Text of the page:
Sunday, August 07, 2005


Last night Ellie and I watched Anna and the King with our granddaughter (The earlier Annie and the King of Siam may have been better, but no matter). In one scene everyone fell down prostrate before a large Buddha. (Ellie did not think that was in the original; it may be a reflection of the general leaning toward the East prevalent among progressives today in reaction to corrupt forms of Christianity.)

In our walk this morning a flood of thoughts came forth re the concept of leadership. Neither Buddha nor Jesus or course had any intention whatsoever that we should worship them-- in the sense we use the word today. Nevertheless their followers insisted, and in effect 'dietized' them.

Why? Why do people insist on a leader?

There are two kinds of leaders: 1) mentors: transitory leaders like chemistry professors whom we study for a limited purpose, and 2) Saviors: those ultimate leaders to whom we (ostensibly) give our complete allegiance. I'm not sure that many people really understand the distinction between the two.

Saviors of course come in many forms: Hitler for example was a savior to the Germans, to their ultimate sorrow. FDR was practically a savior for a great many needy people during the Great Depression.

But most people in ordinary terms give less credit to a savior of any stripe. In spite of the conventional and census knowledge that we are a very religious people true service to God is probably at very low ebb today. Prosperous people don't need a savior. Jesus was keenly conscious of that with his remark about the rich man.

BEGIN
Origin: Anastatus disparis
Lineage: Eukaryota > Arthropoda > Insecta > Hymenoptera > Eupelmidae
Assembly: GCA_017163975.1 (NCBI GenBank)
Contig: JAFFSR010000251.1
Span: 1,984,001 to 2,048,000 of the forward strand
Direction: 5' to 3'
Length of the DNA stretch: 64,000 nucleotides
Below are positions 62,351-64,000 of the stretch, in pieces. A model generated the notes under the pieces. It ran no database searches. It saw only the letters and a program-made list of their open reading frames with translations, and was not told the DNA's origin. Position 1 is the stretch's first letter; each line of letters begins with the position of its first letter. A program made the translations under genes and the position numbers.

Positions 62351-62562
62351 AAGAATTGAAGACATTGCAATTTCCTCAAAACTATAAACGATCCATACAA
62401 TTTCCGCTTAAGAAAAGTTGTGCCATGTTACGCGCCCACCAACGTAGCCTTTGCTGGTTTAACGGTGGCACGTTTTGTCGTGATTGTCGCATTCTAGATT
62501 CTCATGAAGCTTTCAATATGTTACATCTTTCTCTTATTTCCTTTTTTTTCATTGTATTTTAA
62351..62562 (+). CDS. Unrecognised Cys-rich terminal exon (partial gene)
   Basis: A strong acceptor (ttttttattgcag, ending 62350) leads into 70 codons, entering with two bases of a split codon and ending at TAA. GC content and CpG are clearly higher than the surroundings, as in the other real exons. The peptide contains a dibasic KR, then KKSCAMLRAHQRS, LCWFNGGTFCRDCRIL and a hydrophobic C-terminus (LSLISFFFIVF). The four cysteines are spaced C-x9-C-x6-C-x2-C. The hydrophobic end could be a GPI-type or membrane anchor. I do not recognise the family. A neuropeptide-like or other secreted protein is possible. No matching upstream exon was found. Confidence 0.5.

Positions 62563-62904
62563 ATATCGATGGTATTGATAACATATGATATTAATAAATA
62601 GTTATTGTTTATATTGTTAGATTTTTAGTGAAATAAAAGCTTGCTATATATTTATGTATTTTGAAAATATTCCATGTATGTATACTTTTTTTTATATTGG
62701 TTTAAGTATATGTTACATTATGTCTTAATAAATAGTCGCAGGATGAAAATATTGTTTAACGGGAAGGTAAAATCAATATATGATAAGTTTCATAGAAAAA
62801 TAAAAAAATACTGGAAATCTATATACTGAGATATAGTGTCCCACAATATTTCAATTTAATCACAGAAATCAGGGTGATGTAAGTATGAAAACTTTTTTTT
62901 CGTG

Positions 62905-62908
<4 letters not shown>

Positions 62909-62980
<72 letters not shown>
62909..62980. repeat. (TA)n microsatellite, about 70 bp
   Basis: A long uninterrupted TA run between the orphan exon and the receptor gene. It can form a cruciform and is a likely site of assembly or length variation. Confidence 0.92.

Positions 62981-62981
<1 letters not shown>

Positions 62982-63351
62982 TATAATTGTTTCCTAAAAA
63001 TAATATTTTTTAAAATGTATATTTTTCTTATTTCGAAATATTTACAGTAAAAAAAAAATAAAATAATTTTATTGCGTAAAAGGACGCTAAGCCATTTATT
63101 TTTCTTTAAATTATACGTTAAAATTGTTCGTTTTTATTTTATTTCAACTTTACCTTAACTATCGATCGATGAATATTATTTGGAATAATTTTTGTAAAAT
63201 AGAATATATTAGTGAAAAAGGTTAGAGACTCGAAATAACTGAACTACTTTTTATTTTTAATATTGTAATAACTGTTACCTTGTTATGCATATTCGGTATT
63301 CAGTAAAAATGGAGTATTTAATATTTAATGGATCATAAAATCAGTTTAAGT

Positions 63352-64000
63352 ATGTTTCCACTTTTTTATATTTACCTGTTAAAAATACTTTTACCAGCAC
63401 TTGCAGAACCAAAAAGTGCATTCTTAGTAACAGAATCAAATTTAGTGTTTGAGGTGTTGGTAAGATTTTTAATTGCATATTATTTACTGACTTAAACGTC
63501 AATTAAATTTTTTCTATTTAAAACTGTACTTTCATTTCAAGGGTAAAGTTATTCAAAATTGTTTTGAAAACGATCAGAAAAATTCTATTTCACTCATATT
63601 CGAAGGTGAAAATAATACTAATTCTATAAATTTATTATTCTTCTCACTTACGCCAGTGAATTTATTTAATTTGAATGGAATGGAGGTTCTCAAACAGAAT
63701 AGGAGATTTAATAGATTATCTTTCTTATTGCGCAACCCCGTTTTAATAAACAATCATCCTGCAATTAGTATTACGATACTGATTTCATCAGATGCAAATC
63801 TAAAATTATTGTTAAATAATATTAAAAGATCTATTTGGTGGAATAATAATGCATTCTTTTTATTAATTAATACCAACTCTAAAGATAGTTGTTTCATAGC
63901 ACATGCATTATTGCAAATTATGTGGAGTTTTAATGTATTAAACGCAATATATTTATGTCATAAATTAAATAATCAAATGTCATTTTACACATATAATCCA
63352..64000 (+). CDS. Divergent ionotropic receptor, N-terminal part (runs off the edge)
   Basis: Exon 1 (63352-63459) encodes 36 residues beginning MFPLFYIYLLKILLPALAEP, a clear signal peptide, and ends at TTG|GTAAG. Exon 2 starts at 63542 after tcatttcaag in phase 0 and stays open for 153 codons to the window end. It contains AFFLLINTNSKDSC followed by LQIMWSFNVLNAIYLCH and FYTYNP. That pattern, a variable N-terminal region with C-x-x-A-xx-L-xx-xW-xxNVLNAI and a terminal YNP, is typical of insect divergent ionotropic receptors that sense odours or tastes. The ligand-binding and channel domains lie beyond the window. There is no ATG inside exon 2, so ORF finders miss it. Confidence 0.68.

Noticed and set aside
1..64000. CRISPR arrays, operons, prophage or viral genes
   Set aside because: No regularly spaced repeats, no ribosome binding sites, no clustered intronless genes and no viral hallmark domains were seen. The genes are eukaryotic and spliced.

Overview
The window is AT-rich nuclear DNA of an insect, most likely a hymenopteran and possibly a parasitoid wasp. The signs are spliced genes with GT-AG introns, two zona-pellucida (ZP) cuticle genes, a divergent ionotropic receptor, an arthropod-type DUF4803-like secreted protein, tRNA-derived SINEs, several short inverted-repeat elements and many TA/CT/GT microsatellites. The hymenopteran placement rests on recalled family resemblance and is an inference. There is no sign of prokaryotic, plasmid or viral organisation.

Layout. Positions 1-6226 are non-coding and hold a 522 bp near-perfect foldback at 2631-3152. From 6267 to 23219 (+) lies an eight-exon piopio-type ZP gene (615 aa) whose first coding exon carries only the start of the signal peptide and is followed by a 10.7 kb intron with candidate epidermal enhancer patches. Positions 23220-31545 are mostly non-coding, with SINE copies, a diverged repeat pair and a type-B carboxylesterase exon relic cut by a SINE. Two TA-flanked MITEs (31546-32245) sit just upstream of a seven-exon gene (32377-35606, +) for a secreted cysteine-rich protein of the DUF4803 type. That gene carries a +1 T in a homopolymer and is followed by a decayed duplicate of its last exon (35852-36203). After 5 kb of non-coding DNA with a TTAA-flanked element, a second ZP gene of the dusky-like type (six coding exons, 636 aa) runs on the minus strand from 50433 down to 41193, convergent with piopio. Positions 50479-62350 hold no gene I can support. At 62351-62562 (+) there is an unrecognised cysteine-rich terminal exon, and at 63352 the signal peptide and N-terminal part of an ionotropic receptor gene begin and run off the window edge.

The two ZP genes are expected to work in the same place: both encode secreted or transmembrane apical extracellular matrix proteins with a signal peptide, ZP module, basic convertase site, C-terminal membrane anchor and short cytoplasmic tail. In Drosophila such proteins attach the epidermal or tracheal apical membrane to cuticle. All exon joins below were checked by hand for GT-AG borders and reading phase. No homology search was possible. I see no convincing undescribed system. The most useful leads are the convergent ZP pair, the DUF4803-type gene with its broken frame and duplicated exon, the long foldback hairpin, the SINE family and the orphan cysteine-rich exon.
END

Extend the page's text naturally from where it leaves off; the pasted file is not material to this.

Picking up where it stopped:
However everyone seems to want a leader. The Thai people as described in the afore mentioned movie seemed very happy with their king (and with Buddha). They always had someone to tell them what to do. They always had someone to tell them what to think!>.

That of course among other things is an expression of simple laziness. Just memorize the material; just commit your mind to the offerings of the magic screen in front of your sofa. So we go through life.

Not everyone! I think of a man named George Fox- a good mentor. Two things he said stick in my mind:

Let Christ be your teacher."

We've heard what Jesus said and what Paul said, but what doth thou say?


Liz Opp said...

I find myself wondering if we give so much attention and power to leaders in the same way that we wish to fill long quiet spaces: is it that we simply don't know what to do when faced with such an absence, be it of guidance or of words...?

Thanks for the question.

Liz, The Good Raised Up

Larry said...

You're right, Liz. Without an internal leader those "long quiet spaces" can certainly bother one. I vividly recall the dormitory at Duke (many, many years ago). The boy across the hall vividly impressed me in one particular way. He never hit his room without immediately turning on his radio.

I guess the radio is (was) some peoples' leader, tv much more nowadays; without an internal leader people may be at a loss.

Note how terribly uncomfortable some folk are when they accidentally stumble upon a silent meeting.

Larry said...